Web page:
Step 1: List the given and unknown values.
Given:
Unknown:
F1 442 N
A1 50.2 cm2
F2 1815 N
A2
Step 2: Write the equations for Pascal’s principle and pressure, force, and
area.
p1 p2
pressure force
area
Step 3: Substitute force and area into the first equation, and rearrange
for the desired value.
p1 p2
F1 F2
A1 A2
F2(A1)
A2 F1
Copyright © by Holt, Rinehart and Winston. All rights reserved.
Holt Science Spectrum
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States of Matter
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Math Skills continued
Step 4: Insert the known values into the equation, and solve.
(1815 N)(50.2 cm2)
442 N
A2 206 cm2
A2 Practice
4. In a newly designed car with a hydraulic braking system, a force of 85 N is
applied to one of the master cylinders, which has an area of 8.1 cm2 . The
master cylinder is connected to one brake piston, which exerts a force of
296 N. What is the area of the brake piston?
5. A mechanic uses a hydraulic car jack to lift the front end of a car to change
the oil. The jack she uses exerts 8915 N of force from the larger piston. To
pump the jack, she exerts 444 N of force on the small piston, which has an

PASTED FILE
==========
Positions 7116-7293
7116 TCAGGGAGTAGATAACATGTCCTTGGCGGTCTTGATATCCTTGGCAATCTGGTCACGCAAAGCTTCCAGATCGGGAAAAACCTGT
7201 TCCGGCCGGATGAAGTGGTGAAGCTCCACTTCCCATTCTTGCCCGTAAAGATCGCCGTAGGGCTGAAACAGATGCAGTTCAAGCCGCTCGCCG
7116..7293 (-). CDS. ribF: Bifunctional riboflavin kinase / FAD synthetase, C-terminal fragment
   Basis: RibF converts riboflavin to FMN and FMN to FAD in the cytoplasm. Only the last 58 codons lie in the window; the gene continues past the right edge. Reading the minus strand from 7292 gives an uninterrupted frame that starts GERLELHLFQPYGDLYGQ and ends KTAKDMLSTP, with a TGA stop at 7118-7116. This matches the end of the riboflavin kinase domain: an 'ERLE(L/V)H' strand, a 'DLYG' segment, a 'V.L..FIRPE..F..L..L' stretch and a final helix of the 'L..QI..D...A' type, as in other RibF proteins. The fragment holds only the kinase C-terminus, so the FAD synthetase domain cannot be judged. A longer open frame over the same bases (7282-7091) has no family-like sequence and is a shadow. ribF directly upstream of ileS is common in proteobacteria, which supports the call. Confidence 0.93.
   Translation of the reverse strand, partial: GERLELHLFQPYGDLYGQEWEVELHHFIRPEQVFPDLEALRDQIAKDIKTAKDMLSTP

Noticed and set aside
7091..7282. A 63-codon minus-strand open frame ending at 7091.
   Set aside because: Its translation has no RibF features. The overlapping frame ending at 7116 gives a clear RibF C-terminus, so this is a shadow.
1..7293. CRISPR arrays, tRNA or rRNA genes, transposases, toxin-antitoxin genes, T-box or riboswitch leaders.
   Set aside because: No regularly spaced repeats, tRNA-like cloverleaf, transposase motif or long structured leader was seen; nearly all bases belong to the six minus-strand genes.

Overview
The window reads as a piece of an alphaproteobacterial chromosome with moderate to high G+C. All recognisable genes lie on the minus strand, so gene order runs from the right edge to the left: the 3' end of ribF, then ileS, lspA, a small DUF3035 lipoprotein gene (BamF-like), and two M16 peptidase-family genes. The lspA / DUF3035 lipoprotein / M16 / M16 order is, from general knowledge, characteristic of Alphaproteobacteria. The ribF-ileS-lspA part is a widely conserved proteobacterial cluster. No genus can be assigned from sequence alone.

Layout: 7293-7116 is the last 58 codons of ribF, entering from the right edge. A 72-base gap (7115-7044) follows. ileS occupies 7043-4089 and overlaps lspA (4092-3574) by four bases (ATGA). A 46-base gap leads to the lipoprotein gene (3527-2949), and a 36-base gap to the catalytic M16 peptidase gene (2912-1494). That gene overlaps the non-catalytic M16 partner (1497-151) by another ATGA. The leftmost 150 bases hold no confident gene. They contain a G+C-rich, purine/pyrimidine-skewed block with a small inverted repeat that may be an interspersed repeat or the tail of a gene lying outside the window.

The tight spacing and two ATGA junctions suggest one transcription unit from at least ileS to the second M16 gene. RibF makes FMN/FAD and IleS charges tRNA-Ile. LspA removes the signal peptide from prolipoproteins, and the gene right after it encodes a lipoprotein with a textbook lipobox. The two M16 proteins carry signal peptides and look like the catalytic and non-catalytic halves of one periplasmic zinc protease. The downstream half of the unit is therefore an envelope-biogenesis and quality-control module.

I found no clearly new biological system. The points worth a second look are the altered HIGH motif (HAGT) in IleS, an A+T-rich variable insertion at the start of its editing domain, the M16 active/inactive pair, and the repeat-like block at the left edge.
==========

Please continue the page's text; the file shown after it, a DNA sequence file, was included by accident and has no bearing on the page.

area of 3.14 cm2 . What is the area of the large piston?
6. A student in the lunchroom blows into his straw with a force of 0.26 N. The
column of air pushing the liquid in the glass has an area of 0.21 cm2 . If the
liquid in the glass pushes upward with a force of 79 N, what is the area of the
liquid at the surface of the glass?
Problem
The motor on a construction grade hydraulic shovel exerts 3.11 107 Pa
of pressure on a fluid tank. The fluid tank is connected to a piston that
has an area of 153 cm2 . How much force does the piston exert?
Solution
Step 1: List the given and unknown values.
Given:
Unknown:
p1 3.11 107 Pa
A2 153 cm2
F2
Step 2: Write the equations for Pascal’s principle and pressure, force, and
area.
p1 p2
force
pressure area
Copyright © by Holt, Rinehart and Winston. All rights reserved.
Holt Science Spectrum
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States of Matter
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Math Skills continued
Step 3: Substitute force and area into the first equation, and rearrange
for the desired value.
p1 p2
F2
p1 A2
F2 (p1)(A2)
Step 4: Insert the known values into the equation, and solve.
F2 (3.11 107 Pa)(153 cm2)
3.11 107 N
F2 (1.53 102 m2)
m2
F2 4.76 105 N